The home-baked distribution used by Google engineers is like a light skin on top of Ubuntu Linux LTS releases. The company has been a customer of Canonical as part of the Ubuntu Advantage Program, so it shouldn’t come as a surprise.
Last year, at Debconf17, Google announced that they would be switching to a new rolling release distribution called gLinux, which is based on Debian Testing. See video here (Time: 12:00).
The news didn’t land on the ears of many until now. According to a report from MuyLinux, the new Linux distribution is developed from the source of the Debian testing packages and Google would sprinkle some garnishing of its own. For an uninterrupted migration, Google has developed an internal tool which has worked fine during the trial runs.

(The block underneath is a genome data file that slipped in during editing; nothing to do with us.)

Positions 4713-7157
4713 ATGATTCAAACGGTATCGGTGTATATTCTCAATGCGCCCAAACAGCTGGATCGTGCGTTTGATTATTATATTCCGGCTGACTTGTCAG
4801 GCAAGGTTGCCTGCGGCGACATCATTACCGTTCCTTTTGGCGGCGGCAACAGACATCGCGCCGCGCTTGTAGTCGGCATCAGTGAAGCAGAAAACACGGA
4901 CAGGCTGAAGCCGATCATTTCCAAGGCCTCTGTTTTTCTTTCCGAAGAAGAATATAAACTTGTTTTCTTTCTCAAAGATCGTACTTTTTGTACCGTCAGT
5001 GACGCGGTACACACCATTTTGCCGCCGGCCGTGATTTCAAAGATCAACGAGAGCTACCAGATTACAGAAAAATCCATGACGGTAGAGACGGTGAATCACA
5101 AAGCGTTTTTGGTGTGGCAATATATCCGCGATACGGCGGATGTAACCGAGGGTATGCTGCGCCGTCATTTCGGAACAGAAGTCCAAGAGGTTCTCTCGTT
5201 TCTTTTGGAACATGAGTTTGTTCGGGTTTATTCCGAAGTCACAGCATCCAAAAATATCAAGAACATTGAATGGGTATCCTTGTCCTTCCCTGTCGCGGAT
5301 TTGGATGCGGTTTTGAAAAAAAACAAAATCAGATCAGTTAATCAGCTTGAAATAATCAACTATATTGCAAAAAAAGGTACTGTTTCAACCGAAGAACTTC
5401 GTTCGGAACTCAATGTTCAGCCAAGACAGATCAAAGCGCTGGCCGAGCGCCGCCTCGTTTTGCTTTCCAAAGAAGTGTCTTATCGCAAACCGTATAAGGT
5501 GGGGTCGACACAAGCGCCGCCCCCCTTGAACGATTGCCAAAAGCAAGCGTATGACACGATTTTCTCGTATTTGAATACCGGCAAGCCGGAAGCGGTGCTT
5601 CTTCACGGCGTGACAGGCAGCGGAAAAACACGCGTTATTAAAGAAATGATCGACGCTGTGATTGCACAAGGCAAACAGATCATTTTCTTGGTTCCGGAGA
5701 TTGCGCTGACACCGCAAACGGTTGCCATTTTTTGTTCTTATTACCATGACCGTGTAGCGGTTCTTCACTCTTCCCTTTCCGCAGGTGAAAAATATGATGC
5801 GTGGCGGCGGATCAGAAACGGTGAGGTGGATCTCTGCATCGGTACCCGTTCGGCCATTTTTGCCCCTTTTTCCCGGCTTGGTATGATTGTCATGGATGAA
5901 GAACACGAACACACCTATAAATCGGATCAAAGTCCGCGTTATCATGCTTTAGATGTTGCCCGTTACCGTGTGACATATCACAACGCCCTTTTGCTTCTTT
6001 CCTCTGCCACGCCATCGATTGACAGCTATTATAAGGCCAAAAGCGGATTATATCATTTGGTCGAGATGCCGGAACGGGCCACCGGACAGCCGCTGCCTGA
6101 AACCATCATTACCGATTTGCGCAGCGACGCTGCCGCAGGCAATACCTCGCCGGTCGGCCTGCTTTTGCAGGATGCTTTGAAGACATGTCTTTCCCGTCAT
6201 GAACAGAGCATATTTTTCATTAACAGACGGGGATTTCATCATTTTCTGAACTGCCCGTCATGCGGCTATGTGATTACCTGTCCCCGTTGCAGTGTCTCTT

While the exact reason why Google is ditching Ubuntu for Debian is unclear, the switch would allow Google to have timely testing of packages and fix broken things.
Google move to gLinux is also a good news for the Debian Project as the Mountain View-based company would contribute the changes to Debian Upstream. Sadly, for Canonical, the Ubuntu-maker is about to lose a customer paying fat checks.
Source: MuyLinux (via It’s Foss)
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